POX as an OpenFlow Switch

June 1, 2013 in News, POX

POX is now an OpenFlow switch as well as an OpenFlow controller. Most of the code for this has actually been in the repository for a while and has been used along with the STS SDN Troubleshooting Simulator, but we’ve never had all the pieces assembled in the repository to actually let you run POX as a standalone switch until now. It’s definitely not the best switch, but it might do in a pinch and someone may find some use for it. We’re hoping to improve its spec conformance some in the next couple of weeks. As for performance… I wouldn’t hold your breath for big improvements. :)

The switch uses pcap to interface with the networking hardware, and it does this through POX’s own pcap module — pxpcap. This is a C Python extension, so it doesn’t work with PyPy and you need to actually compile it. Hopefully this is relatively easy. You need libpcap and a C compiler, but hopefully that’s it. There are shell/batch scripts in pox/lib/pxpcap/pxpcap_c for building under Mac OS, Linux, and Windows. I originally wrote this stuff like two years ago, so it was probably 32 bits then, and I just compiled it today on 64 bit Linux and Mac OS, so we should be good. I probably haven’t built the Windows version since I originally wrote it, so let me know if you run into problems.

Along with it came some new IOWorker subclasses which will hopefully make IOWorker more attractive. Actually, they’re from a different project from last year and have now been hacked around a bit to work with POX (hopefully — they’re not all tested).

Anyway, if you want to play with the switch, grab the carp branch and modify this quick example for your own purposes. To create a switch using ports eth0, eth1, and eth2 that connects to a controller at (–port defaults to 6633):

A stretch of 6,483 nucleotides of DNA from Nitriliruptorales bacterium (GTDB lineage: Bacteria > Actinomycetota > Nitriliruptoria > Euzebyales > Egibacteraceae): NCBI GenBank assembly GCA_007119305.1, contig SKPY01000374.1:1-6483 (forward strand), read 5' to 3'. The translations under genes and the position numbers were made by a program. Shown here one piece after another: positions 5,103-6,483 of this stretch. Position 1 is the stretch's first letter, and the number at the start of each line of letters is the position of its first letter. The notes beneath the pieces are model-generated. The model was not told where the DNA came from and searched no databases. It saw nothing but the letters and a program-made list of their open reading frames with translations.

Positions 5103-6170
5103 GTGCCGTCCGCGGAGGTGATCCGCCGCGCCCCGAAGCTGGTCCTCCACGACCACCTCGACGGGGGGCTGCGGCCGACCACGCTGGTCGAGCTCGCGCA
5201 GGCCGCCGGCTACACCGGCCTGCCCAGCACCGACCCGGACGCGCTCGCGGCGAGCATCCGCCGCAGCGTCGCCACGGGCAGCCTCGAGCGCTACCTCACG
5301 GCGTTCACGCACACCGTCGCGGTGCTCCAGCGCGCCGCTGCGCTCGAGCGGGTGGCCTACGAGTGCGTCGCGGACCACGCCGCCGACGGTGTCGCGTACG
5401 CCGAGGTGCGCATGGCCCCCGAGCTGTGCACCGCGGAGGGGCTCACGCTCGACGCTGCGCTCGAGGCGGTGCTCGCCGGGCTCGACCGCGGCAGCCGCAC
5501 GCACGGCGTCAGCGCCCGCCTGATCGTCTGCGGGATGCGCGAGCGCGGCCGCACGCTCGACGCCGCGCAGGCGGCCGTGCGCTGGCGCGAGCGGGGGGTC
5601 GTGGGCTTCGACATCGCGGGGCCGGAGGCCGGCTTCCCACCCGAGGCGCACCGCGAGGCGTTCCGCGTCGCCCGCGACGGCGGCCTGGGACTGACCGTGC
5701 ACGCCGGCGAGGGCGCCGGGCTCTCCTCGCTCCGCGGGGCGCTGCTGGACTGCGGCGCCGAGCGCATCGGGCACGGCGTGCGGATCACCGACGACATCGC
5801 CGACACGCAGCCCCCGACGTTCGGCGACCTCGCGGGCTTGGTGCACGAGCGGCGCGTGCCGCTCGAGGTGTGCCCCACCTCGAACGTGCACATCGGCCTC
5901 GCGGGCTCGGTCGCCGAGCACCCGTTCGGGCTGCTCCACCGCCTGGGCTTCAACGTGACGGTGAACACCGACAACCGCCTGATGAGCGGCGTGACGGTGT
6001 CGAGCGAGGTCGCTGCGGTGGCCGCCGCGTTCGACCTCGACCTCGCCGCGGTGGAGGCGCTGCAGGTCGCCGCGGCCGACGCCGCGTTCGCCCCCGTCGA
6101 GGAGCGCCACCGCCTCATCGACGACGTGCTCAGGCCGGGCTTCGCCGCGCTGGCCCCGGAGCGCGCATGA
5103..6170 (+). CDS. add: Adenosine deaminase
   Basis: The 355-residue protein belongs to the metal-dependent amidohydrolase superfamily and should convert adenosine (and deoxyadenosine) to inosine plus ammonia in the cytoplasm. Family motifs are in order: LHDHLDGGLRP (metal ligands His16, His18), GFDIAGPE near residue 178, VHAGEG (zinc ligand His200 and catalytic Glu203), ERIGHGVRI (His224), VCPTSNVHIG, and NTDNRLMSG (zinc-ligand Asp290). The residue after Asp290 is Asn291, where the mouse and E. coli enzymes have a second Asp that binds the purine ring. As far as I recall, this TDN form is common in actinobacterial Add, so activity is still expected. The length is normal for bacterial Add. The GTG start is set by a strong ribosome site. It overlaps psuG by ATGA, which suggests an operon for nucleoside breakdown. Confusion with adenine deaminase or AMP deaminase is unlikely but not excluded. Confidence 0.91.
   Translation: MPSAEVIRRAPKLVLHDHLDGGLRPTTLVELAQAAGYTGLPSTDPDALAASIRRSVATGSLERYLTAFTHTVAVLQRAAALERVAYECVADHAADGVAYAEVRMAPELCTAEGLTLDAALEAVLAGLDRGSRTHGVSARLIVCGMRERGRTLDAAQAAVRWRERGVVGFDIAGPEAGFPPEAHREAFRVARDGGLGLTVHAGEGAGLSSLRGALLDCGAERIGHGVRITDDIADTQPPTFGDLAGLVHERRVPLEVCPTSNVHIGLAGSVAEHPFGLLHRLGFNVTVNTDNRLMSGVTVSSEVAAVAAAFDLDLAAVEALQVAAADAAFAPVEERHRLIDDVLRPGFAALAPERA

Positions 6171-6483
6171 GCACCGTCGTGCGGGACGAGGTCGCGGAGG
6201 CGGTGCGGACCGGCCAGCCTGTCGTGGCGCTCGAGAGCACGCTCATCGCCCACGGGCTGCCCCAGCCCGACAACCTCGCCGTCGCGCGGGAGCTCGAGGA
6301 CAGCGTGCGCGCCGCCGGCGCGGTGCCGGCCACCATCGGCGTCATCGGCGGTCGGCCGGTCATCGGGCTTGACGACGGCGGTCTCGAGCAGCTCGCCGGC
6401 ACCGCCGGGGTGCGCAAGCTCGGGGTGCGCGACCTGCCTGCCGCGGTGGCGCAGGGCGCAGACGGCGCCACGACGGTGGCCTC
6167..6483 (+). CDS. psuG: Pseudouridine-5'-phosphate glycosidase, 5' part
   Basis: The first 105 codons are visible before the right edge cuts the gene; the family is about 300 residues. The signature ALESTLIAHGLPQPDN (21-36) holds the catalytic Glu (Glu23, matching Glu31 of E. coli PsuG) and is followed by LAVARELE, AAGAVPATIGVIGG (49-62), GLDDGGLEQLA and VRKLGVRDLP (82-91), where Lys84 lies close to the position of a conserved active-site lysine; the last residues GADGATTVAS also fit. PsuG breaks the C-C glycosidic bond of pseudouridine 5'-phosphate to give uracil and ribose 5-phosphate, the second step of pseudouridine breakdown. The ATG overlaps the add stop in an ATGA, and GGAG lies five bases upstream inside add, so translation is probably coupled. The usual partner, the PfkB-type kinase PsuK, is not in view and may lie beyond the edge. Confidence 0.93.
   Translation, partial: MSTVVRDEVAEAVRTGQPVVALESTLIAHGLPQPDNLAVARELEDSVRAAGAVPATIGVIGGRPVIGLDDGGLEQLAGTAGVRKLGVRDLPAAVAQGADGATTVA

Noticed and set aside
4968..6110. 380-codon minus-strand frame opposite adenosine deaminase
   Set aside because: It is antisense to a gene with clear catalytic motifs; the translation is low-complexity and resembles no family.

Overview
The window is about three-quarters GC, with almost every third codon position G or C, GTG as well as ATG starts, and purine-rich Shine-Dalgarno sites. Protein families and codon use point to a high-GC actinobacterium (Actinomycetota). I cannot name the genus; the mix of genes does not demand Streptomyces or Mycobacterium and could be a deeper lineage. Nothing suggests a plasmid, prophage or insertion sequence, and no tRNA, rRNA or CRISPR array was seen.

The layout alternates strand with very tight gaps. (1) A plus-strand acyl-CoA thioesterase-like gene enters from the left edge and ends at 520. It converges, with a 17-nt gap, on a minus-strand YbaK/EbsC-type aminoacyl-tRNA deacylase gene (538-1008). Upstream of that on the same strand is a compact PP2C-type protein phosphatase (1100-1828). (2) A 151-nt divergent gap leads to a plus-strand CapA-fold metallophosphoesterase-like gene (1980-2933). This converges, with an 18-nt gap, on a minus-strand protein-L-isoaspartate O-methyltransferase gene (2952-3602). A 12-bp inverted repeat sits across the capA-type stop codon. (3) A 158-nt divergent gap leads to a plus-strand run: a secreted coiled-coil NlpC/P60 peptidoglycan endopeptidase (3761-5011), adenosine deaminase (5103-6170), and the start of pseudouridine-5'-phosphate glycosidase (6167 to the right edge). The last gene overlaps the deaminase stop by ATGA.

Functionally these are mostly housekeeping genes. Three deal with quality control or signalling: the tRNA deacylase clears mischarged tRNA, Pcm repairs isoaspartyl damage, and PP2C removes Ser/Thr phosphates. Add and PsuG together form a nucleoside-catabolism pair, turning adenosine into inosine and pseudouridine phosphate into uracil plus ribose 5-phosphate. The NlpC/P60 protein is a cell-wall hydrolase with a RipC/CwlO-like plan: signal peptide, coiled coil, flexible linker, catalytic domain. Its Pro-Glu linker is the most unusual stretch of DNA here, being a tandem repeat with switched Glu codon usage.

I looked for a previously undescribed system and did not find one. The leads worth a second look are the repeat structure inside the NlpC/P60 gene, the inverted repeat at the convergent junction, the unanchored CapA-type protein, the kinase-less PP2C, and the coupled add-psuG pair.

./pox.py --no-openflow datapaths.pcap_switch --address= --ports=eth0,eth1,eth2
You can also run a “plain” software switch. It takes all the same arguments except for ports:
./pox.py --no-openflow datapaths:softwareswitch --address=
The data plane on the “plain” subclass isn’t connected to anything, though, so it’s not clear how useful it is. ;)

2 responses to POX as an OpenFlow Switch

  1. The “plain” software switch can be used as proxy to non-OpenFlow devices. I have looked for some code which implements OpenFlow protocol and all required protocol logic on switch side which could be easily extended.

    There is one solution: https://www.codebasin.net/redmine/projects/xdpd/wiki (I have plans to use it) but I would like also to use OF datapath endpoint implementation in Python which would be much more easier to implement interactions with various network devices management interfaces and where nasty translations of OpenFlow logic (at least in some part) to specific non-OF hardware functionalities will be easiest as possible. Performance is no factor here.

    • Pretty cool!

      I’ve been hoping to add support in POX for … I don’t know what to call it … basically, remote Linux networking configuration. The idea is that you’d run a POX-based agent on a Linux box, which would connect to a POX-based controller. This wouldn’t be OpenFlow — it’d be a custom protocol (probably JSON based on top of the messenger component), with commands and notifications specific to Linux networking. For example, it’d allow remote control of netfilter, interfaces, network namespaces, etc.

      So in the vein of your idea, it’d be easy enough to take some of that functionality and put the softswitch on top of it to give some level of OpenFlow compatibility, so non-POX controllers could leverage it. For example, they could use OpenFlow to see the interfaces and their MAC addresses and monitor their up/down state as port status messages. Might be interesting.

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